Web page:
In the end, maybe that’s what moved me the most, his simple ways and the beauty in the way he embraced his life. And as birds began their morning song and the sun broke in the east, an old-time gospel echoed in my mind, “There will be peace in the valley... There’ll be no sadness, no sorrow.” Unabashedly, I wept. I mourned a man who lived life on his terms and left us way too soon. His mom, brothers and sisters, and friends will miss him.

May the Creator be the guiding light on your final journey, Big O.  Hasta luego, mi amigo.


The Third Being

This one was born in a river,
wrenched from the warm liquid
of a mother’s womb --
brought forth from water to water
and lifted to light by the hand of God ...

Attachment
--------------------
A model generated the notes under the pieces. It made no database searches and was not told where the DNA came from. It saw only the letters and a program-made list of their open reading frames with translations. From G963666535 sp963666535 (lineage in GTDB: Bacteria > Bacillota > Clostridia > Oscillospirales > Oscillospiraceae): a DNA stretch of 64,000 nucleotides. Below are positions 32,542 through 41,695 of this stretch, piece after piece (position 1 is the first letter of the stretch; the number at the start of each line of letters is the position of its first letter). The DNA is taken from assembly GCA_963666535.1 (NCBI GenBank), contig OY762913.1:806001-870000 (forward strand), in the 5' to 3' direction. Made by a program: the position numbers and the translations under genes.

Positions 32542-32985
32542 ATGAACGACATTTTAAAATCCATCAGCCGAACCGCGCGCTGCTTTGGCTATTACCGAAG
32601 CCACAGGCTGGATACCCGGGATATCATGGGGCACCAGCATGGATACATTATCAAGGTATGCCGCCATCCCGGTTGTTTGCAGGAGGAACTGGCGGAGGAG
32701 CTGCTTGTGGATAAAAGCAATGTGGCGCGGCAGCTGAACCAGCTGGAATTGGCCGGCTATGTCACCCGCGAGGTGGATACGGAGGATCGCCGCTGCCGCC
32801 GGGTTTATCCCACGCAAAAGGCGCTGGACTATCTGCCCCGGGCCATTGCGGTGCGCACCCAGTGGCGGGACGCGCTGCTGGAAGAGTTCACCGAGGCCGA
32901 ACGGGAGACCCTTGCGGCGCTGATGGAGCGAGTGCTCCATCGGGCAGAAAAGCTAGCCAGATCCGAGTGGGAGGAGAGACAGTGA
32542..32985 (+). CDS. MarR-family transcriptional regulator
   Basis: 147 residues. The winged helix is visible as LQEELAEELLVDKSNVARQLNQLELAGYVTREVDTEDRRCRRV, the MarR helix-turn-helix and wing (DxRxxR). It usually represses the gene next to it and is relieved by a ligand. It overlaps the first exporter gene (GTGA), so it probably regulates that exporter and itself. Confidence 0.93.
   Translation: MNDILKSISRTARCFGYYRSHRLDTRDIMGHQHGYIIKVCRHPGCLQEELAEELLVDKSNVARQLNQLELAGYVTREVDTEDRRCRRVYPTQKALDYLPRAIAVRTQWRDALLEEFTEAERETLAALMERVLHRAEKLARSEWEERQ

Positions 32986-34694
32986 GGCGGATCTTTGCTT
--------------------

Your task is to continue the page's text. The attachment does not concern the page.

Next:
Listen --
day flees the wild country,
scurries beyond the belly of the Spirit
and abides in the Mansion of Infinite rooms.
Earth is void of light.
Dogs cower from the dark.
He knocks at my door.
Should I let him in to sup?
Who is this third being --
this colossal weight that tickles my sacs
and strokes my loins?

She waits in the kitchen.
Her finite hovel hurtles --
To the cesspool at the end of creation.
You take her.
Dance a mad tango.
In your fisted bones, a bushel of hair --
ruby beads --
strands of a hundred centuries.
And on your lips,
the stain of the Virgin Mary.
And in your groin,
the sting of Jezebel.

Why do you do this?
There is no honor in it.
Why do you allow this?
There is no honor in it.
Grandfather --
who is this third being
that stalks the night?

In my mortal heart,
three men fight;
in the broth of my bowels,
one butchered boy.

Did not my Old Man die for you?
His scream transfigured Golgotha.
Why, then,
why, then, this weight,
this third being

-- these strands of a hundred centuries.